• The sensor may also measure parameters associated with a wound or condition of a person's body. For example, the sensor may emit and receive and acoustic signal; it may measure the electrical conductivity between two or more points at a range of frequencies and at DC, and the measurements can be relayed back to the communication device via the RFID chip. Alternatively, the RFID chip may emit a signal, such as an acoustic response, into the wound area, and the phone may use its own sensors, such as its microphone, to determine the response.
  • Physiological parameters measured by the physiological monitoring system 10 can be transmitted to medical professionals, caretakers, and law enforcement officers that are located remotely from the person. In one example, the sensor 26 can be configured to measure the body temperature of a patient. Such a temperature measurement may be taken by positioning the sensor 26 in direct contact with the body 16 of a person. It will be understood that the sensor 26 can be placed in direct contact with the person by securing the patch 12 to a person's body 16 using the adhesive portion 20 if the patch 12.
  • At any desired time, the person wearing the patch 12 can initiate a physiological parameter measurement by moving the communication device 14 into close proximity of the patch 12 as shown in FIG. 1. Such proximity can direct the sensor 26 to read or measure the person's body temperature. Once the temperature is measured, the sensor 26 can communicate the measurement to the RFID chip 22 through the electrical connection between the sensor 26 and the RFID chip 22. The RFID chip 22 can then communicate the measurement to the communication device 14 by using the antenna 24 to transmit a signal containing the measurement to the communication device 14. In such an arrangement, the communication device 14 can function as an RFID reader. Once the measurement is received by the communication device 14, the measurement can be further transmitted to a remote location for immediate viewing by a medical professional or stored for future viewing by a medical professional providing flexibility for the medical professional.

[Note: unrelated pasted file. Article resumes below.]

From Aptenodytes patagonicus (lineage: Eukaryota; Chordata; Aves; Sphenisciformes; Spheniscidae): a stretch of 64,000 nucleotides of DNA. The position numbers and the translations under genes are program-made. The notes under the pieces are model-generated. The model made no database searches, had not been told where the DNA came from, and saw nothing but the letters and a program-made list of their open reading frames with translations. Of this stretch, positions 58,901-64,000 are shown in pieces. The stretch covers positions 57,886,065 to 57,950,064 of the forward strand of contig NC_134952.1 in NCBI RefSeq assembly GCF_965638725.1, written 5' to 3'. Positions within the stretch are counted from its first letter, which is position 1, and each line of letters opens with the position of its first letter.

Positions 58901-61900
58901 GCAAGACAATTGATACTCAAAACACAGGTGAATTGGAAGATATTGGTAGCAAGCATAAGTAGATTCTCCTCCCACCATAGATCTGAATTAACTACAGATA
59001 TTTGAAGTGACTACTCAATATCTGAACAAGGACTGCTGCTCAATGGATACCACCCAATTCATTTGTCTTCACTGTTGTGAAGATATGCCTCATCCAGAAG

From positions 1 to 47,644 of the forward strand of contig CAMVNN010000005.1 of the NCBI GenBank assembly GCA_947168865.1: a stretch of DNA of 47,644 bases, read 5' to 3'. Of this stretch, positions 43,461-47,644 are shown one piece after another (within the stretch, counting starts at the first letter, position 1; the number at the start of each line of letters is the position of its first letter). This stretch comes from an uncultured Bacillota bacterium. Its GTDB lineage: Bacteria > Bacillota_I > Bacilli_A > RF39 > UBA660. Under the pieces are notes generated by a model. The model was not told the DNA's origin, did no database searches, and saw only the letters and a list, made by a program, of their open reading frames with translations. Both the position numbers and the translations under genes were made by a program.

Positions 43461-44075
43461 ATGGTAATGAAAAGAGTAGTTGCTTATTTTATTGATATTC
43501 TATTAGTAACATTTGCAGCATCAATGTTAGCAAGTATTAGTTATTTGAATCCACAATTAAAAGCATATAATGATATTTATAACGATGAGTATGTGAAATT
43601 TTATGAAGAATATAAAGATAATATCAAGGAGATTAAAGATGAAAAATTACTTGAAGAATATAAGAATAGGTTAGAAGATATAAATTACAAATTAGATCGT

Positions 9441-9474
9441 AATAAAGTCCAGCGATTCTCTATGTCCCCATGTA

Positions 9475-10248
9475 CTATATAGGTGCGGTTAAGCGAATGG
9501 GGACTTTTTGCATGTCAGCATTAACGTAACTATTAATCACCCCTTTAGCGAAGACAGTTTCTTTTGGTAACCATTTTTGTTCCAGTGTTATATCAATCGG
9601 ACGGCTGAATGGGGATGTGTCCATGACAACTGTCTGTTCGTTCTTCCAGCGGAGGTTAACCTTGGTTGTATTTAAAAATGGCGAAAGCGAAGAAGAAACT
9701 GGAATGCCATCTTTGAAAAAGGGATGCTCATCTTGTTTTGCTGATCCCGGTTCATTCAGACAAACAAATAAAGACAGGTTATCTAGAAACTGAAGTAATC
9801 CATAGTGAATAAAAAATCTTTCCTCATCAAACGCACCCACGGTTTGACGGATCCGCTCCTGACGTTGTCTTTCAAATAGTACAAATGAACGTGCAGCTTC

• When the communication device 14 is a mobile phone or a personal digital assistant, the measurement can be transmitted to the remote location in a number of forms. For example, the measurement can be transmitted as raw data, as a text message, as an electronic mail message, or similar method of transmission. While the measurements can be transmitted using wireless technologies, the measurements can also be transmitted by other communication methods. For example, the communication device 14 can be linked to a computer that transmits the measurement over an intranet or the Internet.